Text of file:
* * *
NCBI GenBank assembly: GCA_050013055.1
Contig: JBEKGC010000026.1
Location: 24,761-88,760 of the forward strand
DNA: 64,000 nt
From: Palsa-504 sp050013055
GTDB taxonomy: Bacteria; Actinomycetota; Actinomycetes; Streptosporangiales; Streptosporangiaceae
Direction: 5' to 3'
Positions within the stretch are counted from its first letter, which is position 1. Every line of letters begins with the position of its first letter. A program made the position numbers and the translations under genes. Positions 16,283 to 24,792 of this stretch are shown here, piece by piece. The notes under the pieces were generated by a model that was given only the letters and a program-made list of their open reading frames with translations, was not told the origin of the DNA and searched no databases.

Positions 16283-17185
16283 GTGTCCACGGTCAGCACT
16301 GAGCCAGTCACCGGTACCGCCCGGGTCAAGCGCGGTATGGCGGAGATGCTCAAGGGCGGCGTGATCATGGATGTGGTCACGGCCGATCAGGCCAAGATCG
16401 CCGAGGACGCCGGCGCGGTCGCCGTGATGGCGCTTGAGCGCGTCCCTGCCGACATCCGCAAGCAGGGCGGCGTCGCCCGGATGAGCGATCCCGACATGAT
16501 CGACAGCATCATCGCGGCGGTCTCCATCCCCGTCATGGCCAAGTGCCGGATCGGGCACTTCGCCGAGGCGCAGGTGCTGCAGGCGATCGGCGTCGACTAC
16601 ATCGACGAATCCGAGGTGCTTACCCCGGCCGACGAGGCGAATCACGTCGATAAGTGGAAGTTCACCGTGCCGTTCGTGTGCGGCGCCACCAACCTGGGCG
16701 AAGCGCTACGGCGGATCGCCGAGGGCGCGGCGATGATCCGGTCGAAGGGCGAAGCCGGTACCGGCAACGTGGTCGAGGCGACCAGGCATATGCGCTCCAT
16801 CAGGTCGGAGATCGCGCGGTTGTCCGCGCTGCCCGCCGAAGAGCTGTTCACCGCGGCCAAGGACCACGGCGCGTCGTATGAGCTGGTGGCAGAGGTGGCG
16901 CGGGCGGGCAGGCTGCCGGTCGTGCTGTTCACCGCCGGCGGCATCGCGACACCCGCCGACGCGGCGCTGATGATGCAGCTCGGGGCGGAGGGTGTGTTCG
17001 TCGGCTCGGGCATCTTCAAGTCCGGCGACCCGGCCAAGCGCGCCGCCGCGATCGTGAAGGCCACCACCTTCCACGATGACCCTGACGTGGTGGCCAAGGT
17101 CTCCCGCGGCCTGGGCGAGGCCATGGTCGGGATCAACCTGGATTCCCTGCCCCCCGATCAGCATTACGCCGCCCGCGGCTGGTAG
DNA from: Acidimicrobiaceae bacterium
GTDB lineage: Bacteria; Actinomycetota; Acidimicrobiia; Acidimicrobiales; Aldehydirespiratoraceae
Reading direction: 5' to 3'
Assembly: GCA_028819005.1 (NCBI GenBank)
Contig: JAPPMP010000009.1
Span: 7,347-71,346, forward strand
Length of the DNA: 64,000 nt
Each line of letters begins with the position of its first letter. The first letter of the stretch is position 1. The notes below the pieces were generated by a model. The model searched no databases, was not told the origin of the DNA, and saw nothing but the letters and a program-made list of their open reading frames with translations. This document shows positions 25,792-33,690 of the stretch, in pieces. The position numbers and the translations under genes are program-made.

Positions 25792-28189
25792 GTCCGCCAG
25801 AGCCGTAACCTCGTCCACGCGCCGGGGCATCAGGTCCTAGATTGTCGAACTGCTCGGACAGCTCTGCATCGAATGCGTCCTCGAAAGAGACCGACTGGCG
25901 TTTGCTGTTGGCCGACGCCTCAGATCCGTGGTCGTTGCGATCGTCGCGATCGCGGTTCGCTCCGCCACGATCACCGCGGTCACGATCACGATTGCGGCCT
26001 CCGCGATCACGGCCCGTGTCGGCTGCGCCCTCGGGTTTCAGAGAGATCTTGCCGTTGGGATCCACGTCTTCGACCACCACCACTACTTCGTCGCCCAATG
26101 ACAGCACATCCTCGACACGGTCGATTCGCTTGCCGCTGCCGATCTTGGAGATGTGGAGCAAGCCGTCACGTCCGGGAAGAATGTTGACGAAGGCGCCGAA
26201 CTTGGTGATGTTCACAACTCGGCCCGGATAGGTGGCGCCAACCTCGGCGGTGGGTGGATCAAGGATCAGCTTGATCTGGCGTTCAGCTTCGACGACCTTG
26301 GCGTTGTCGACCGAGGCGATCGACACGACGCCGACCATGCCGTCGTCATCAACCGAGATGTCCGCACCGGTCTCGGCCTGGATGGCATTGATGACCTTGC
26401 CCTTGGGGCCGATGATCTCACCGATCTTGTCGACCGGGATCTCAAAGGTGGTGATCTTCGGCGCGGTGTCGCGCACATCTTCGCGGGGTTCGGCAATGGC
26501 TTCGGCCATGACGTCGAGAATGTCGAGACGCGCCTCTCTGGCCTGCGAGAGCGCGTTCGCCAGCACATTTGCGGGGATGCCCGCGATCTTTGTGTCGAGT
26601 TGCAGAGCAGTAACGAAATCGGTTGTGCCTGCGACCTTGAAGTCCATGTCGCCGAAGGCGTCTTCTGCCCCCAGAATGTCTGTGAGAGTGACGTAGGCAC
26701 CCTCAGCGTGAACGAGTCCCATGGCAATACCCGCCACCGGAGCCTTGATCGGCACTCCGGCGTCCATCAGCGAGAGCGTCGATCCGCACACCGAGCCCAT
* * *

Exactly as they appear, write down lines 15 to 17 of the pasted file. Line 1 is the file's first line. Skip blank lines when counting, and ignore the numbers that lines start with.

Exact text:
16701 AAGCGCTACGGCGGATCGCCGAGGGCGCGGCGATGATCCGGTCGAAGGGCGAAGCCGGTACCGGCAACGTGGTCGAGGCGACCAGGCATATGCGCTCCAT
16801 CAGGTCGGAGATCGCGCGGTTGTCCGCGCTGCCCGCCGAAGAGCTGTTCACCGCGGCCAAGGACCACGGCGCGTCGTATGAGCTGGTGGCAGAGGTGGCG
16901 CGGGCGGGCAGGCTGCCGGTCGTGCTGTTCACCGCCGGCGGCATCGCGACACCCGCCGACGCGGCGCTGATGATGCAGCTCGGGGCGGAGGGTGTGTTCG